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Embedding your new content within your hierarchy and inlinking structure

[:en]We’ve all been there.

You’re on a website and as you begin to browse, you become overwhelmed by what feels like  an infinite number of category and subcategory options to choose from.

Confronted by drop-downs upon drop-downs of options, you become confused on where to click next and decide to leave the site without purchasing anything. This isn’t just a difficult customer experience it’s also a challenging search engine experience.

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In my last post, I covered creating unique content with the purpose of addressing content gaps on your site. In this post, we will answer the following questions:

  • What do search engines do on your site?
  • How does site hierarchy impact your SEO performance?
  • How should you incorporate new content into your site?

What do search engines do on your site?

In my previous post, we discussed how search engines want to serve relevant, unique, high-quality content to its customers as quickly as possible. To achieve these goals, search engines spend time doing the following:

  1. Crawling your site.
  2. Indexing your content.
  3. Ranking your content.

Crawling your site

Search engine crawlers can enter your site from any indexed URL; that’s anything from your home page to a product page and everywhere in between. Once there, search engines are only going to spend a certain amount of time or crawl a certain number of pages on your site; this is known as a crawl budget. Once a crawler reaches it’s crawl budget, it leaves the site.

When it comes to your site, search engines will look at a particular page and identify other URLs to crawl from that page. Think of it as the crawler creating a map of your site. As it moves along, it records potential paths.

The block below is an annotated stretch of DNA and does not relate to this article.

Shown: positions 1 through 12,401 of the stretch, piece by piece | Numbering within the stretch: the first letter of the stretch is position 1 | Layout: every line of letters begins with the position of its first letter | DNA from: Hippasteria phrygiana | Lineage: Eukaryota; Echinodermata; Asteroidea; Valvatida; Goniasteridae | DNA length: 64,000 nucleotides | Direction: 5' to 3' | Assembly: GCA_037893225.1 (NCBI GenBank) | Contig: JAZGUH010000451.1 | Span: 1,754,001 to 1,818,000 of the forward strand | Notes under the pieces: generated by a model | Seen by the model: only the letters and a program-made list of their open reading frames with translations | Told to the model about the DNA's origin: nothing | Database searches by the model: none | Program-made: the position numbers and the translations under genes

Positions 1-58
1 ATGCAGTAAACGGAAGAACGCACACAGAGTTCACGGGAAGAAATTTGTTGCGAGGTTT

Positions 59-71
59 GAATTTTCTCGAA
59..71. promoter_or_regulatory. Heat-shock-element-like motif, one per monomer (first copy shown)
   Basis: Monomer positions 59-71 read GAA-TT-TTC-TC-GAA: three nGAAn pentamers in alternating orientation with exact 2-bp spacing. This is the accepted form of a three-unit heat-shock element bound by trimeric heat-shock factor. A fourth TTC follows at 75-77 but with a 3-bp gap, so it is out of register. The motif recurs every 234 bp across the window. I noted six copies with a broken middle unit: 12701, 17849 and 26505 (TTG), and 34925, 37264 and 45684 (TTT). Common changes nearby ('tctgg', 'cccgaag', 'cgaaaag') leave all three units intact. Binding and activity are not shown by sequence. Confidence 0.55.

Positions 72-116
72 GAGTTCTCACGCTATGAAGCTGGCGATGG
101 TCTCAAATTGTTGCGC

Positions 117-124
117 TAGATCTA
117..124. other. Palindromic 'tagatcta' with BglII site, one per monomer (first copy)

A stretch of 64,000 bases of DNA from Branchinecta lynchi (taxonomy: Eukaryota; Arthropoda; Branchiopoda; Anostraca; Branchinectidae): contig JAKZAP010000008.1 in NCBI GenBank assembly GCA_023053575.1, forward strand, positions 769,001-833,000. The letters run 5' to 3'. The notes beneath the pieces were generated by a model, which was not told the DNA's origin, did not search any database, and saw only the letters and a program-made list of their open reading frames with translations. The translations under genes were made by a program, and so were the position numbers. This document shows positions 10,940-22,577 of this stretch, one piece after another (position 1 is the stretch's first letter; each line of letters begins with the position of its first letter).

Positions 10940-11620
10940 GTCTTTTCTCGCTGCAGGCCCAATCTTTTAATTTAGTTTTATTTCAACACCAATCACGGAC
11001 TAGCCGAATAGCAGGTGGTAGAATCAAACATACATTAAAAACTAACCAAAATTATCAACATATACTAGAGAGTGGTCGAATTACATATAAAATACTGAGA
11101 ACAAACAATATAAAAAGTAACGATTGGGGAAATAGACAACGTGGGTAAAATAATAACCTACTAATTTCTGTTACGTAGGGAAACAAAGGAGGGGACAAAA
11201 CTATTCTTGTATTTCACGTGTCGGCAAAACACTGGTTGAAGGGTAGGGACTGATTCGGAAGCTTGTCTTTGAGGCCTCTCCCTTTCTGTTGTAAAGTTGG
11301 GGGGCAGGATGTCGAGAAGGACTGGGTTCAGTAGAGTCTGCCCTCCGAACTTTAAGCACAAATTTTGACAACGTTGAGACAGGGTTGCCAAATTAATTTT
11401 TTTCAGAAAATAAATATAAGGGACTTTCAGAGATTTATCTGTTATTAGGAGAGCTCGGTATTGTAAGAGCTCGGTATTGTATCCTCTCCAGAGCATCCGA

Indexing your content

Once crawled, the information the crawler gathered from your site is then analyzed to decide whether or not the page should be included within the index. This can include things like the URL structure and videos embedded on a page to headers and titles. Based on what has been gathered, the crawler will evaluate your site in order to gather meaning on what each page is about.

Ranking your content

Once analyzed and indexed, your site is then ranked accordingly for each individual query. This rank will depend on a variety of factors, some of which have been previously covered in these blog posts and some that are coming in future posts (so stay tuned!). But it’s important to note that ranking is an output of how a search engine crawled and indexed your site. So while it might be easy to focus on the output (ie: rank), one of the best ways to influence this is by making your site easier to navigate from a customer and crawler perspective.

How does site hierarchy impact your SEO performance?

To help crawlers complete all of the above effectively, you’re going to need to make sure your site is optimized as much as possible. This becomes even more crucial when you have brand new content which is yet to be discovered.

Reduce the number of clicks across the site

As mentioned, search engines have a crawl budget, so it’s important to make sure that every second that a crawler spends on your site is adding value. One way to do this is to make sure the number of pages a search engine navigates in order to get from the home page to where they are going is as minimal as possible.  Search engines will enter your site on “important” pages, such as the home page, high level category pages, or strongly ranked product pages, just to name a few. Making sure those pages link to highly related but less important pages will give these lower-level pages more visibility to both users and search engines so they can be found faster.